The argument over the efficacy of bond sales can wait and be addressed down the line.  The matter of near-term importance is to establish that there is a legitimate alternative to bond sales and to establish the precedent of using it to cover more than 1% of the deficit.  Once we win that argument, the quibble over the optimum amount of bonds to sell becomes something of an academic matter.

                      In fact, at the moment, we should probably sell all the bonds we possibly can --- after all, the effective interest rate is now negative.

          •  Wow, how many times do people (0+ / 0-)

            have to repeat this point?

            if necessary for years; if necessary, alone

            by SouthernLiberalinMD on Tue Jan 15, 2013 at 04:13:23 PM PST

            [ Parent ]

        •  The capability (7+ / 0-)

          to  create money is unlimited, but the supply of money in the private economy must be limited to prevent inflation. In particular, don't deficit spend past full employment! The credits the coin produces primarily sit there, after the debt is paid. The reason why you want them to sit there is so people can't be fooled into thinking the Government can run out of money. Minting the Biiiig coin is about revealing the truth, which can best be done by actually producing and showing people the money!

        •  The supply of money is already unlimited (5+ / 0-)

          See QE, QE1, QE2, QE3... and it sure as hell isn't being allocated to any part of the economy that isn't bankers.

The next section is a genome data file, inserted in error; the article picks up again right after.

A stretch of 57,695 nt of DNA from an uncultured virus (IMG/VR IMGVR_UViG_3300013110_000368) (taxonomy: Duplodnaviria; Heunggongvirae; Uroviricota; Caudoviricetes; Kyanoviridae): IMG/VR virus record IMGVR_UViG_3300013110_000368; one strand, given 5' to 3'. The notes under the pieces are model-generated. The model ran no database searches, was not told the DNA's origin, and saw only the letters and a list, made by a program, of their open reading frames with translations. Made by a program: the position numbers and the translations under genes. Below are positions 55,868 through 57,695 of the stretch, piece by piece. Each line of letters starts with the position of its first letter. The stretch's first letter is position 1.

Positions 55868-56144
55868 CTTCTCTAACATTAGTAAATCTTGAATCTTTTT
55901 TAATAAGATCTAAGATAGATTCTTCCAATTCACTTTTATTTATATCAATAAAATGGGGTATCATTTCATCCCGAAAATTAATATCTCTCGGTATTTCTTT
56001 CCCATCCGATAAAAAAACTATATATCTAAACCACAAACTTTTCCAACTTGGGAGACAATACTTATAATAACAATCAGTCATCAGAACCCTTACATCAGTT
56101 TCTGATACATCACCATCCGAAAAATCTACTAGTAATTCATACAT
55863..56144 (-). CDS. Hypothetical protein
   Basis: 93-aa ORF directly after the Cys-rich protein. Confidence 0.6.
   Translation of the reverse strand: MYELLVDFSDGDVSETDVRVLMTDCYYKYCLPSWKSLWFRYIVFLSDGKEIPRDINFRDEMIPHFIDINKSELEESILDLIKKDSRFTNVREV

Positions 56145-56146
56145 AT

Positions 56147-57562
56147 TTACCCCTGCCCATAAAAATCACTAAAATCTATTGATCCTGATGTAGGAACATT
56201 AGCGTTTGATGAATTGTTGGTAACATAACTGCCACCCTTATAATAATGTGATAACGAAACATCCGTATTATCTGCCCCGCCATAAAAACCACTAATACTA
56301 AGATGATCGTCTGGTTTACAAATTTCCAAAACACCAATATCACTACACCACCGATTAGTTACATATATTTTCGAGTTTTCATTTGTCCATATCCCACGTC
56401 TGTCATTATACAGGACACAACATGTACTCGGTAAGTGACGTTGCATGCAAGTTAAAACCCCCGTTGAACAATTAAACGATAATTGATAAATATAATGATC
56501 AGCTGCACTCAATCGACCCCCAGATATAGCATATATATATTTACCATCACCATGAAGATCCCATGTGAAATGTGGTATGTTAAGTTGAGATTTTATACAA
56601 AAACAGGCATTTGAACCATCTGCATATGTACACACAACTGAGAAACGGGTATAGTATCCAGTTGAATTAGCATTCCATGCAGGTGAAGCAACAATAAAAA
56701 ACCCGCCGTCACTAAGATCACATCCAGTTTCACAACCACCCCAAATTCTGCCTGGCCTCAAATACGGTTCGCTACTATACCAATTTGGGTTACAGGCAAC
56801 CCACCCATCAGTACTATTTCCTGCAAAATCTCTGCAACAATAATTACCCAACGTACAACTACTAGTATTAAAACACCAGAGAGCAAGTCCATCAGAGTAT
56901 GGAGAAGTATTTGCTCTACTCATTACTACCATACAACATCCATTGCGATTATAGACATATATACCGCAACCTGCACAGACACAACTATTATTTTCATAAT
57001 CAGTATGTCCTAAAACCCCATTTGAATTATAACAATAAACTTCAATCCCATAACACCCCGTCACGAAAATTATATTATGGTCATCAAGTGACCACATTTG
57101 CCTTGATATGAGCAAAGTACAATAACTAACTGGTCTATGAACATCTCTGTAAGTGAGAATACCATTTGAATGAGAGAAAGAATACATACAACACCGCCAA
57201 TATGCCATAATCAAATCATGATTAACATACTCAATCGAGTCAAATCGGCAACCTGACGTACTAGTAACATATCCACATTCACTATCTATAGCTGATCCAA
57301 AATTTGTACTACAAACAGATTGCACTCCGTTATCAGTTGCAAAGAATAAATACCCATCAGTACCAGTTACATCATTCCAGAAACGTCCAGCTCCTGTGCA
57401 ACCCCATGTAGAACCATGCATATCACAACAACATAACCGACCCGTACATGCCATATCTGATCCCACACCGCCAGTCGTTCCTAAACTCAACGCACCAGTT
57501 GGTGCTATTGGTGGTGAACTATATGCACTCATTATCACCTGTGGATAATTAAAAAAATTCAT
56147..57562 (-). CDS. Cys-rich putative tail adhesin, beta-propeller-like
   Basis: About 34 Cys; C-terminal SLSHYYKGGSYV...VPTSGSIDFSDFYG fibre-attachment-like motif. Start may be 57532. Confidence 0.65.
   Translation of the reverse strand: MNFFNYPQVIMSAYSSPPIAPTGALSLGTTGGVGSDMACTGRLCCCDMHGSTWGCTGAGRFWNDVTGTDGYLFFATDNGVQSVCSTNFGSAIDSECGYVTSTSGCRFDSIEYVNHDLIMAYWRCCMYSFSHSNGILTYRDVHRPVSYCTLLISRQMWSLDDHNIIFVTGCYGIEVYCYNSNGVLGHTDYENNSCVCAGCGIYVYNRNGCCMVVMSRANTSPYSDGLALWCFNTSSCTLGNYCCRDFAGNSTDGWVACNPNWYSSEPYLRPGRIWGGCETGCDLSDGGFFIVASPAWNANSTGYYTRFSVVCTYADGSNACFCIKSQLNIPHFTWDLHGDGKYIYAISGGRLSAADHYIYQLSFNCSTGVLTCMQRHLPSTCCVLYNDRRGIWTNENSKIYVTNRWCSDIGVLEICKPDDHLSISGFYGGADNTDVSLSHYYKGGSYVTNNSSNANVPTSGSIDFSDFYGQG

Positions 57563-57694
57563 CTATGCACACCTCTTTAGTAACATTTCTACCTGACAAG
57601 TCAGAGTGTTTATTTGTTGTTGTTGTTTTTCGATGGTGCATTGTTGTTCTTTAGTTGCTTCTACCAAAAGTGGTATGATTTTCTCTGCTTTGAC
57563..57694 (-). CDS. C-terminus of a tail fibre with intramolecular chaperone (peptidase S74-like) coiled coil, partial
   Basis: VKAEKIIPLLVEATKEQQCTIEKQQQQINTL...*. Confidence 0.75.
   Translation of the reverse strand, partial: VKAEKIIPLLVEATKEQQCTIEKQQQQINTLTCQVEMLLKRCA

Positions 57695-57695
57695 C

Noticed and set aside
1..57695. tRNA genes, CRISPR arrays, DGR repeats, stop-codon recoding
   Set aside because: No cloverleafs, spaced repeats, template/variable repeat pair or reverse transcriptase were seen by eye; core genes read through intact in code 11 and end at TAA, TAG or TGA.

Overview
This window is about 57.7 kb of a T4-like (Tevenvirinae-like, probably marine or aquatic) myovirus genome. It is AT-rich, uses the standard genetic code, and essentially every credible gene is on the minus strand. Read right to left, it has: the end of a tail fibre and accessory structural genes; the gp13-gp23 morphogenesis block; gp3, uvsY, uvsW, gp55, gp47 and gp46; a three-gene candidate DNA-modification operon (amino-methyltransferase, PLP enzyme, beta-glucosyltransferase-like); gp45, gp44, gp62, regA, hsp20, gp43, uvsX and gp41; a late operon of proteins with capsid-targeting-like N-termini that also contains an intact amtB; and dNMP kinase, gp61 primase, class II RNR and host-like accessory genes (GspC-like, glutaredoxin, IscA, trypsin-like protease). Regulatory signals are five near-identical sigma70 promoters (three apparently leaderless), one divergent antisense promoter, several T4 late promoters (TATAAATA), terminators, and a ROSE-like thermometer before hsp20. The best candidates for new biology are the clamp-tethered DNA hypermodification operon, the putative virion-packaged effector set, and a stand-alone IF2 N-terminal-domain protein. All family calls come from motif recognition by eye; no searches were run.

And anyway, the supply of money wouldn't be unlimited under US control, it would be limited by Congressional Appropriations.


          Markos! Not only are the Gates Not Crashed, they've fallen on us. Actual Representatives are what we urgently need, because we have almost none.

          by Jim P on Mon Jan 14, 2013 at 12:11:38 PM PST

          [ Parent ]

          •  You noticed that too? (2+ / 0-)
            Recommended by:
            Calgacus, katiec

            The significant difference between the use of Platinum Coin Seigniorage and Quantitative Easing is the fact that Treasury bonds that the Fed owns still count toward the debt limit.

            That said, it looks to me as though nearly all of the money that was "pumped into the economy" via quantitative easing is sitting at the Fed in the reserves of the commercial banks and gathering interest for them.

            •  I agree that's the case (2+ / 0-)
              Recommended by:
              katiec, wigwam

              But the important things are the politics and the optics. As long as have to call the debt instruments "debt" progressive fiscal policy is crippled by the debt memes. That's why the biiig coin should be used to facilitate debt payoff and deficit spending.

              •  I agree that HVPCS would be optimal (0+ / 0-)

                That said, I'd be very happy with any use of PCS as a substitute for borrowing, if nothing else, simply to establish a precedent for such use, and to force people to realize that debt is not the only option.

    •  Only if you use (4+ / 0-)
      Recommended by:
      katiec, cynndara, psyched, Calgacus

      it use to feed unregulated businesses filled with fraudsters destroying the environment for the sake of private profits. On the other hand, if you spend it on programs devoted to the transition to sustainability you'll have a fighting chance to save the earth for future generations!

    •  We're already on track for (1+ / 0-)
      Recommended by:
      katiec

      civilization being in smoking ruins, or haven't you seen the climate news lately?

      I don't think HVPCS is likely to destroy civilization. The things which assuredly are going to destroy civilization are off the table of the national political discussion, apparently permanently, so I don't see why you're getting worked up over this.

      if necessary for years; if necessary, alone

      by SouthernLiberalinMD on Tue Jan 15, 2013 at 04:12:43 PM PST

      [ Parent ]